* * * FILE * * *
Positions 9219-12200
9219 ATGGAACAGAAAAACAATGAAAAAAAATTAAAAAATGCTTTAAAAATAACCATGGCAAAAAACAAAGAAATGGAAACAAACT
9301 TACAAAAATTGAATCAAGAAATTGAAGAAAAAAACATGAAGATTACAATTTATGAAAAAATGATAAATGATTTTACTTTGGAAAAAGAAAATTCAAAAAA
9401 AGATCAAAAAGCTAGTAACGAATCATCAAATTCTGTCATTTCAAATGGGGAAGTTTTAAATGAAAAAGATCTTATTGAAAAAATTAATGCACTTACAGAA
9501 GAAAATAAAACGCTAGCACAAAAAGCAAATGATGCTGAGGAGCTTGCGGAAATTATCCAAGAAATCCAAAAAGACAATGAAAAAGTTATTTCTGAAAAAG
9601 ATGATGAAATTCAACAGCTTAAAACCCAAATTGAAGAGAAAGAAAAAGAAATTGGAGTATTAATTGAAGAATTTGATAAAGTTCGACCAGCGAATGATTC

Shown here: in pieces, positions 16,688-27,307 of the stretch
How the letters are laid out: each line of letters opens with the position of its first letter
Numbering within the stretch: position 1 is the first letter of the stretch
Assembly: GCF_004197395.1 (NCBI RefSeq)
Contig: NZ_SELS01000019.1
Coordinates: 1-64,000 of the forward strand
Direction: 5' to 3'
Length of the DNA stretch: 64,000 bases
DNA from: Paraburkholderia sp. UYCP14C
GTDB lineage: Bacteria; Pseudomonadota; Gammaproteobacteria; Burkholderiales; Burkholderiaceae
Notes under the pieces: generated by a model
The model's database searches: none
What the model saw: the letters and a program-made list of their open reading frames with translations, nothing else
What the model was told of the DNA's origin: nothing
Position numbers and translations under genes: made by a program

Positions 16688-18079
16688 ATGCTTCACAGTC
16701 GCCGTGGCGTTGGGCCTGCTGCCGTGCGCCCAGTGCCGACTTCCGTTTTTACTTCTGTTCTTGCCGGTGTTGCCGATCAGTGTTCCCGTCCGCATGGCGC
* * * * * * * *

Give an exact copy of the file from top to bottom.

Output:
Positions 9219-12200
9219 ATGGAACAGAAAAACAATGAAAAAAAATTAAAAAATGCTTTAAAAATAACCATGGCAAAAAACAAAGAAATGGAAACAAACT
9301 TACAAAAATTGAATCAAGAAATTGAAGAAAAAAACATGAAGATTACAATTTATGAAAAAATGATAAATGATTTTACTTTGGAAAAAGAAAATTCAAAAAA
9401 AGATCAAAAAGCTAGTAACGAATCATCAAATTCTGTCATTTCAAATGGGGAAGTTTTAAATGAAAAAGATCTTATTGAAAAAATTAATGCACTTACAGAA
9501 GAAAATAAAACGCTAGCACAAAAAGCAAATGATGCTGAGGAGCTTGCGGAAATTATCCAAGAAATCCAAAAAGACAATGAAAAAGTTATTTCTGAAAAAG
9601 ATGATGAAATTCAACAGCTTAAAACCCAAATTGAAGAGAAAGAAAAAGAAATTGGAGTATTAATTGAAGAATTTGATAAAGTTCGACCAGCGAATGATTC

Shown here: in pieces, positions 16,688-27,307 of the stretch
How the letters are laid out: each line of letters opens with the position of its first letter
Numbering within the stretch: position 1 is the first letter of the stretch
Assembly: GCF_004197395.1 (NCBI RefSeq)
Contig: NZ_SELS01000019.1
Coordinates: 1-64,000 of the forward strand
Direction: 5' to 3'
Length of the DNA stretch: 64,000 bases
DNA from: Paraburkholderia sp. UYCP14C
GTDB lineage: Bacteria; Pseudomonadota; Gammaproteobacteria; Burkholderiales; Burkholderiaceae
Notes under the pieces: generated by a model
The model's database searches: none
What the model saw: the letters and a program-made list of their open reading frames with translations, nothing else
What the model was told of the DNA's origin: nothing
Position numbers and translations under genes: made by a program

Positions 16688-18079
16688 ATGCTTCACAGTC
16701 GCCGTGGCGTTGGGCCTGCTGCCGTGCGCCCAGTGCCGACTTCCGTTTTTACTTCTGTTCTTGCCGGTGTTGCCGATCAGTGTTCCCGTCCGCATGGCGC